Wednesday, December 27, 2006

three butter chickens

Merry Christmas everyone! Hope yours was just as good as mine. I'm blogging from Toronto where Boxing Day sales for the 26th reached an all time high. No, I did not buy the whole store (as ThePoser & Smoochie would have you believe). Hubby & I are having a great time here. After all we're home, where it's much colder than Bermuda, but home nevertheless & while we have no idea what's going on on the rock, I'm sure we'll find out soon enough upon our return.

Meanwhile, I leave you with this: The Indian version of 12 days of Christmas.

Tuesday, December 12, 2006

make it a movie night

We both really do miss the Cineplex's of Toronto - big surround sound, big picture & the comfy swing back adjustable arm rest chairs. It's not amusing when you're used to that level of theatre experience & have to then downgrade to a smaller theatre with the exact opposite of what Toronto offers.

You know where I'm going with this - Bermuda's theatres are a bit on the smaller side. There are about 5 of them & the movies that would ordinarily be released at any one theatre in Toronto are here a week later & are assigned at the ratio of one new release per theatre. And they're only here to stay for the week & a weekend. Two, if you're lucky. Rotation is rare, so if you miss it then your best hope is to catch it on DVD.

One of the theatres in town is known as The Little Theatre, because it's just that - little. The Liberty Theatre, also in town, fares a little better on the size scale - but a rather odd but bearable smell accompanies it. Our favourite is the theatre at Dockyard on the west end of the island. While it's similar in size to Liberty, it just fares better in terms of cleanliness, ambiance & has an old world feel to it. I love the combination of the pale cream walls & dark wood & the feeling it evokes. But we still prefer watching movies on the big screen. No comparison there.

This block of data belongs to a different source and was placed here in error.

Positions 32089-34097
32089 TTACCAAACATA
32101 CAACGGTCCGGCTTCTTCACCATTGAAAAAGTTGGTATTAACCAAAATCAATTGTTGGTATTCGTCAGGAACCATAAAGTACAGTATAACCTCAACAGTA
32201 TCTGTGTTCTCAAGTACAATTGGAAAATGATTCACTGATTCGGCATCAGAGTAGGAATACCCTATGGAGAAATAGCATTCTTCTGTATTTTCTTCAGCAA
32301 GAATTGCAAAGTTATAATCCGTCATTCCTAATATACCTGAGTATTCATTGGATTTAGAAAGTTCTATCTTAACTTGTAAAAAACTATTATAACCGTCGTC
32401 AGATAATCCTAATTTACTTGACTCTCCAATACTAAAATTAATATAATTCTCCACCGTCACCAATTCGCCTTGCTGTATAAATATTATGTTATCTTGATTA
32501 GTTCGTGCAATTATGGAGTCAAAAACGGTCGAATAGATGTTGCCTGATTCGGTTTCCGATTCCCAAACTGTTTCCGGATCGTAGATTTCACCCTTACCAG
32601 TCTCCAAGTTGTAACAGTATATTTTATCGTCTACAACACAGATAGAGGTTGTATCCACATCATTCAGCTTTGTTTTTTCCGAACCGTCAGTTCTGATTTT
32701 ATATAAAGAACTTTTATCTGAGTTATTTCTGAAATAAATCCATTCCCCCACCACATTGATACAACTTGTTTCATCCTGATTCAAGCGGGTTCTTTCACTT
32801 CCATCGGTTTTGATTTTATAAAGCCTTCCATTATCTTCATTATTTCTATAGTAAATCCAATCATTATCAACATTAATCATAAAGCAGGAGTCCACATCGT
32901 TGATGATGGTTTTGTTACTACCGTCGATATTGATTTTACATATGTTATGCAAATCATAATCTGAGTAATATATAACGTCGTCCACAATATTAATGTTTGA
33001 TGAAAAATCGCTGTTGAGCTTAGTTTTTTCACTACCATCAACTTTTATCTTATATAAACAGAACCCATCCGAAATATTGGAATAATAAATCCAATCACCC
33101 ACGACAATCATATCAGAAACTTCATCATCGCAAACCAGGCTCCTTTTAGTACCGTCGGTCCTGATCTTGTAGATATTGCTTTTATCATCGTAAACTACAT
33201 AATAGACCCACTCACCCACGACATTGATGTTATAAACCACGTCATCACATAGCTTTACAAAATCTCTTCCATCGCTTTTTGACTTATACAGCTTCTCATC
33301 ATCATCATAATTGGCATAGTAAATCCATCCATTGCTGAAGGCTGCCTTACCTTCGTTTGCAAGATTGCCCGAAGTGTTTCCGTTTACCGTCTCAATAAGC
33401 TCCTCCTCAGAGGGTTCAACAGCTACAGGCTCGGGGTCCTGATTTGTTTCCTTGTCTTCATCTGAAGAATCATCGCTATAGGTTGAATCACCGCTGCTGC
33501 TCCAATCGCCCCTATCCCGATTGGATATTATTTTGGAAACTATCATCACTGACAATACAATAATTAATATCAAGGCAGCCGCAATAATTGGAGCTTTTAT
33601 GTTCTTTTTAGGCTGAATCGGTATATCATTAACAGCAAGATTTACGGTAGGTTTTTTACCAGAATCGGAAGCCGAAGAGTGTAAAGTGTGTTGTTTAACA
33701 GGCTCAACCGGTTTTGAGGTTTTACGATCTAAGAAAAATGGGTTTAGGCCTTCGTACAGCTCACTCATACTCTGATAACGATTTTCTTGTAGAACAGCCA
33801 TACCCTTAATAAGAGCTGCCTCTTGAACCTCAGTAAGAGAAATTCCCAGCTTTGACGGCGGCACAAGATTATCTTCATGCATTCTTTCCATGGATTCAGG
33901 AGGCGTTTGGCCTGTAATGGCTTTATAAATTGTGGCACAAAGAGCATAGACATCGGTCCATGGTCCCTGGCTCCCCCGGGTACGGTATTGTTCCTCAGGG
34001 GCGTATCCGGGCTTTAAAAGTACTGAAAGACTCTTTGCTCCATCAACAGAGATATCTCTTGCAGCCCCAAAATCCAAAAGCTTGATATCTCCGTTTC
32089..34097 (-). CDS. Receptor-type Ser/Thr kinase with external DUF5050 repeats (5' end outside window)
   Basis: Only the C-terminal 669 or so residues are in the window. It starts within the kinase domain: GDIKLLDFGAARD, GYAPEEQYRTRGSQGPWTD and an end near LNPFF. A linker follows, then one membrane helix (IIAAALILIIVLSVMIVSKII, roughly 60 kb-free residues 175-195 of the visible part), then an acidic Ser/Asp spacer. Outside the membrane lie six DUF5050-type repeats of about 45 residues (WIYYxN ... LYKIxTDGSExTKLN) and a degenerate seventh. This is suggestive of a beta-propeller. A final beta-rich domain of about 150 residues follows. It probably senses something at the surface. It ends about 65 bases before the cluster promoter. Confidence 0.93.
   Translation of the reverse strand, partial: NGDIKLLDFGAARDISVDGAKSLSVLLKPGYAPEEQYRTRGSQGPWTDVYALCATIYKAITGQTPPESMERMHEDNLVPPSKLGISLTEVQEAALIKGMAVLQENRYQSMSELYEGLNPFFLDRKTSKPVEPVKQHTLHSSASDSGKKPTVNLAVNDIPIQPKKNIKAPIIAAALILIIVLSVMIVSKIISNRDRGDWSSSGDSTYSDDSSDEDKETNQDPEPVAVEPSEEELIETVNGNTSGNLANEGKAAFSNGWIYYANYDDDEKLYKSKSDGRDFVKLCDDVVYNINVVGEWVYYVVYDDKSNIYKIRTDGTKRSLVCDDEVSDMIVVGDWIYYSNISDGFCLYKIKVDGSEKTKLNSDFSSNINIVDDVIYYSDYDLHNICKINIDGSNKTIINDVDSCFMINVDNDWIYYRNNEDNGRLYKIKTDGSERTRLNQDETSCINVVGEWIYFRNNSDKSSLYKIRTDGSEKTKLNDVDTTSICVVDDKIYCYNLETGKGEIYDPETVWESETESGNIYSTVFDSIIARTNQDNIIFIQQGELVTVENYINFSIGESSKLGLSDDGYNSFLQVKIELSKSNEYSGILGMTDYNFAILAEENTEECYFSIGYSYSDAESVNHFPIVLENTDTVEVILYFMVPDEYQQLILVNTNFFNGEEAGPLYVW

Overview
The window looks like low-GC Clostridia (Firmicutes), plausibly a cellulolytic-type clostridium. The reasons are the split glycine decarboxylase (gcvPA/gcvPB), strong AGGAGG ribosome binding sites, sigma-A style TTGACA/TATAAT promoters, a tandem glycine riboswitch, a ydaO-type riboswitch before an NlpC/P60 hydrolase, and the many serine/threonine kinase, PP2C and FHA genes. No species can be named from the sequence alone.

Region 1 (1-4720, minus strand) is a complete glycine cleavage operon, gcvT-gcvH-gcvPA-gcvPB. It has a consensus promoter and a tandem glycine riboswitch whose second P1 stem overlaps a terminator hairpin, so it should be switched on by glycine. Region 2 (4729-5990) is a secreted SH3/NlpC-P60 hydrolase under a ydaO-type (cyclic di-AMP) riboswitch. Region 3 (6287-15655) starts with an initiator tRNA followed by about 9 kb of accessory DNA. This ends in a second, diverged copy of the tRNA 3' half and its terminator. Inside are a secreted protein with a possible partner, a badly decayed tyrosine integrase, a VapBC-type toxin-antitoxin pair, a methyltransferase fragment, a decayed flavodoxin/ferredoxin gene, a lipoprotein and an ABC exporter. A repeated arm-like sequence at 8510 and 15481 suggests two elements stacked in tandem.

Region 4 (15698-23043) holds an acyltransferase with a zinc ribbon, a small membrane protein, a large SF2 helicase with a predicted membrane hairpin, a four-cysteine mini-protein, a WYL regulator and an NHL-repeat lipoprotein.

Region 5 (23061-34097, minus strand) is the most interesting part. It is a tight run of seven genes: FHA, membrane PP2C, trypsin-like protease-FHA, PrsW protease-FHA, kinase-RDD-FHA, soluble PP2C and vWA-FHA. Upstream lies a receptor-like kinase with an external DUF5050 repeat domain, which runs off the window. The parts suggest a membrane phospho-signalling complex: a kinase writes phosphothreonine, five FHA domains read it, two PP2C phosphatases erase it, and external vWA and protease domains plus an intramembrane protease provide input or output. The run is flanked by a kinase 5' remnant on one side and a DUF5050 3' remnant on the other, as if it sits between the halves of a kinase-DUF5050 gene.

Monday, December 11, 2006

here a toot, there a toot

There's one thing that we will never get used to in Bermuda, yet it happens everyday. It's the toot toot syndrome. Being on a small island it's a given that you'd pass someone you know on the street. Most who are driving will honk their horn as they're passing by or will honk & then stop for a mini chat - sure, it holds up traffic on most of the one way roads but who cares. It's the island way. Everyone is expected to wait as pleasantries are exchanged.

When we first arrived, Hubby had to start driving us around on a scooter - something that he'd not done before. I was scared out of my wits for it was so long since I had been on one. Thankfully, Hubby mastered it faster than you can say 'honk your horn'. But then when we were on the roads we noticed the horns were being honked a little too often. At first we thought we were doing something wrong because in Toronto they tell you not to honk your horn unless the driver's doing something wrong. Well, turns out honking horns or tootin' as they say here in Bermuda, is a common reflex motion for when you spot someone ye know on the road.

MrWayans (Ms.StopYourNoise's bf) has a unique car which is always spotted on the road. Firstly, it's an American car so the driver's seat is on the left as opposed to most of the right hand drive cars on the island. Secondly, it's a some kind of snazzy station wagon & it's the only car of it's kind on the island. He always says that he gets a lot of toots & at times doesn't pay attention to who's tootin', until the tooter runs into him a few days later telling him that they saw him on the road & tooted at him. It's just funny to hear MrWayans say toot. I guess if you grow up here on the island you're used to the toots. For us ex-pats, it's something we may not get used to. So how do you let someone know when they're really doing something wrong. You definitely want to toot but you don't want them to think that it's friendly. Do what we do - we accompany our toots with dirty looks so they know we mean business.